Arguably one of the more interesting panels here at SXSW, A Critical Look at OpenID gave people the chance to ask a lot of question that as a non-developer I found relevant.
The panel opened with a helpful comparison of OpenID to email. Your email address tells people something about you. (@gmail.com tells people you use Gmail, @sun.com tells people you’re a Sun employee.) You can also use external services for email (Hotmail, Gmail, etc.) or you can run your own mail server. Email is also essentially a single-sign on point of failure; if people get access to your email address, the can essentially use “Send a password reminder” emails and get access to your accounts.
There are some business risks around OpenID. People can create a virtually unlimited number of OpenID accounts; the solution seems to be around shared whitelisting. For example, your blog could be set to allow only people with Twitter, Yahoo or AOL OpenID accounts. You would be essentially saying, “I trust only Twitter, Yahoo and AOL logins.” I’m still not sure that this is within the decentralized spirit of the protocol, but it’s a realistic solution.
The sites that will currently benefit from OpenID: smaller sites that don’t want to become trust providers. Smaller companies shouldn’t take on the hassle of being OpenID providers, because of the privacy liabilities that come along with storing people’s information. OpenID makes it simple for people to get started using your application without needing to create yet another login. For instance, let’s say your site gets featured by TechCrunch. Suddenly you’ve got ten thousand people hitting your site. If they have to create an account, they’re probably not going to stick around; but if they can use their OpenID login to start using your application immediately, you’re more likely to get people to stick around.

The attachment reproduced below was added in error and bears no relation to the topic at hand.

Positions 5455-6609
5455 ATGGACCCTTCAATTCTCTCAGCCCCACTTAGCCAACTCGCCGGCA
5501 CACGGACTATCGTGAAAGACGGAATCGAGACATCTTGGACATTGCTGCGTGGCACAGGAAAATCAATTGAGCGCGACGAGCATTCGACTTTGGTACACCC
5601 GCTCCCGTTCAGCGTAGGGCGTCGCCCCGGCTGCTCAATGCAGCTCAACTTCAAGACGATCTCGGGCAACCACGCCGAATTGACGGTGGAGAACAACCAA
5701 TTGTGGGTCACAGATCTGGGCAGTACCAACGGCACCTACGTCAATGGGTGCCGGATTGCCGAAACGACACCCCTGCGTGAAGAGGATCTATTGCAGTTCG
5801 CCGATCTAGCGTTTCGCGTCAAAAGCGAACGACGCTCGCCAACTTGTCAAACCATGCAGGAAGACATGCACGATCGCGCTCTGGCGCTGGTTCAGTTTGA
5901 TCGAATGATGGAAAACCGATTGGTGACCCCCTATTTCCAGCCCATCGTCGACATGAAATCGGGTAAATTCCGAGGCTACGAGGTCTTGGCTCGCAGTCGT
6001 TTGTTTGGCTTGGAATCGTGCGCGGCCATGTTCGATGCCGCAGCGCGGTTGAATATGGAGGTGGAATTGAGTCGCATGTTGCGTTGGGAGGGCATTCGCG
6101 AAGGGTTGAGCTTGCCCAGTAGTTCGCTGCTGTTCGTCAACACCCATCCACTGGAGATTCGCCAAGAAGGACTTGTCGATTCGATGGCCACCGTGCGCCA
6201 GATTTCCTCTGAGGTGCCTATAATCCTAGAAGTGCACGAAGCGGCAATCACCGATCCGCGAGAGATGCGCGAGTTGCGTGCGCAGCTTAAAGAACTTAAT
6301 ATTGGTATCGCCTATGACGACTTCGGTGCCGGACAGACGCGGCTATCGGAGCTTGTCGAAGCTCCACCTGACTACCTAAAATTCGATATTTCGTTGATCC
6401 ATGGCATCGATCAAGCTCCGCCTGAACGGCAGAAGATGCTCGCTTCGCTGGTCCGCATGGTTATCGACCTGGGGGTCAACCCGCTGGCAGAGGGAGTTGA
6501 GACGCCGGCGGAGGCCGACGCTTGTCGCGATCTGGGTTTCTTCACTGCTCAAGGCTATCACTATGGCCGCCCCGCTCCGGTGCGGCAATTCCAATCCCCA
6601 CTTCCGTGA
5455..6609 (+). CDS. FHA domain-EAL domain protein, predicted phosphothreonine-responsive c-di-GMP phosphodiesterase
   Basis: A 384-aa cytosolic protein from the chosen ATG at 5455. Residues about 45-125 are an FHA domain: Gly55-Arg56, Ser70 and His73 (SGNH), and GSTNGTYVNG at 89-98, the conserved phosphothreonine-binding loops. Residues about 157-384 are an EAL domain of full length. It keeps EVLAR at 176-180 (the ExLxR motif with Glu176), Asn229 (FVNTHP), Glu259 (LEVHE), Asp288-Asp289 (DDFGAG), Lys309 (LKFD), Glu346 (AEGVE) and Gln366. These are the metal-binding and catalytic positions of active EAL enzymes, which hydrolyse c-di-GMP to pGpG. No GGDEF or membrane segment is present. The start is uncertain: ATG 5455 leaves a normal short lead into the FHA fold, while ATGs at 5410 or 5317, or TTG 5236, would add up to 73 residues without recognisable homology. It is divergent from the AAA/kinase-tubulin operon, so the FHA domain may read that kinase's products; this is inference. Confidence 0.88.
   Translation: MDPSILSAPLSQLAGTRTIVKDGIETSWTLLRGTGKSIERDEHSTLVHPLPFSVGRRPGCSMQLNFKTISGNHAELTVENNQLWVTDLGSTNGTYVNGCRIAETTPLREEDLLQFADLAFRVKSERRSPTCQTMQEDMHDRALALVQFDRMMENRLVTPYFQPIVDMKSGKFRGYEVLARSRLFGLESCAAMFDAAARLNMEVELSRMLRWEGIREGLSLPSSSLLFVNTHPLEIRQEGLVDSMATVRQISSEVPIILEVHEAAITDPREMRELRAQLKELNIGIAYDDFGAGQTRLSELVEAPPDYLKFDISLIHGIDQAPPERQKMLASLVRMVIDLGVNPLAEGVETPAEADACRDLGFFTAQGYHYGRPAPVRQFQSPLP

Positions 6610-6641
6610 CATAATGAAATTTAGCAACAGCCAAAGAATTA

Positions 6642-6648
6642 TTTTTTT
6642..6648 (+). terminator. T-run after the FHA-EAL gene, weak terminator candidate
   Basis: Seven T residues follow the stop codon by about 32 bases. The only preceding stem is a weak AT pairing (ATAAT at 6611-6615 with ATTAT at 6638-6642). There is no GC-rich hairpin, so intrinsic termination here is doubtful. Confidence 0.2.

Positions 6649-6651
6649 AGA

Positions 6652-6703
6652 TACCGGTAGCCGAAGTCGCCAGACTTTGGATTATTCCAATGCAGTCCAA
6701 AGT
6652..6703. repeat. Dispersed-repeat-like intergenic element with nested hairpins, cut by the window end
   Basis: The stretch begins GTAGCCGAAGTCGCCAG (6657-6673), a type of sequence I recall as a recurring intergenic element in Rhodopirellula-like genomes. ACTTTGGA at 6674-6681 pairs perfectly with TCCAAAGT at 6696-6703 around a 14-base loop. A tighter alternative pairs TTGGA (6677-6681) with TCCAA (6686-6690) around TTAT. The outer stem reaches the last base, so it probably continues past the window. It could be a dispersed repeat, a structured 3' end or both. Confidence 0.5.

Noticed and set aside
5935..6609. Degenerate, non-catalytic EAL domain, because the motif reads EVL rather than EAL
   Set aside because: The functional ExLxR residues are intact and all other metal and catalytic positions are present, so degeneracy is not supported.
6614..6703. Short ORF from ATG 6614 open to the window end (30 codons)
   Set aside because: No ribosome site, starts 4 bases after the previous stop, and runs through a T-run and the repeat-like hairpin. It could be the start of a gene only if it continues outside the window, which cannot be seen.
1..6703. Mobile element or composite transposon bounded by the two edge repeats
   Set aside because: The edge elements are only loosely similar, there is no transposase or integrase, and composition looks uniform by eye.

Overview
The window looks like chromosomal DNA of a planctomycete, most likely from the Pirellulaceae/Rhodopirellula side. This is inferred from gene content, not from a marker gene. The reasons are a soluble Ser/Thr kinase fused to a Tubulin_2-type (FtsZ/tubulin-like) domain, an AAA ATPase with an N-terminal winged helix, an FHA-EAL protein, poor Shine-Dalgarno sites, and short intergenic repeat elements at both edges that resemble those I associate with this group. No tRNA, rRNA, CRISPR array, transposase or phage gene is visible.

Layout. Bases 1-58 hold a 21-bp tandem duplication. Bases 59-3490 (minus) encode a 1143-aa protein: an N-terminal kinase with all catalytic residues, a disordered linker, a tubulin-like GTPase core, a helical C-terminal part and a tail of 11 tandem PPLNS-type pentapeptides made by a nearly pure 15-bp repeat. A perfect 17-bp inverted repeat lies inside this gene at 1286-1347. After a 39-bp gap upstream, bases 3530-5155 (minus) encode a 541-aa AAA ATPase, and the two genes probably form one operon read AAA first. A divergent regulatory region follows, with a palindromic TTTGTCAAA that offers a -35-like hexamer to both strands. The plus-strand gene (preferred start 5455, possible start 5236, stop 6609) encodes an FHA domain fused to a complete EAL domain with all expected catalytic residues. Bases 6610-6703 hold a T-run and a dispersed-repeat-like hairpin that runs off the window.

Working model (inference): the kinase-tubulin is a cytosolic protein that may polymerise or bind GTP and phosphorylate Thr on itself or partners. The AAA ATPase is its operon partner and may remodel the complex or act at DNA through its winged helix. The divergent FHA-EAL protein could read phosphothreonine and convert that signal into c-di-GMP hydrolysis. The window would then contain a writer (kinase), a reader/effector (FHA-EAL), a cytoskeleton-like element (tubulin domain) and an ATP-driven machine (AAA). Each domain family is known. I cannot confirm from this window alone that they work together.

A good question from the audience: What about revocation? If you give a site the authority to represent you, what happens when you want to revoke that authority? This comes back to the issue of trust. You probably shouldn’t use a fly-by-night organization that may recycle usernames as your OpenID provider.
What’s keeping people in the room from implementing OpenID? David asked for a show of hands: Is it security, familiarity, usability or technology? Most hands raised at usability.
So, the million dollar question for bloggers: Will OpenID help fight comment spam? Yes and no. Spammers can create as many OpenIDs as they want. Shared whitelists of OpenID providers, however, seems to be the best workable solution.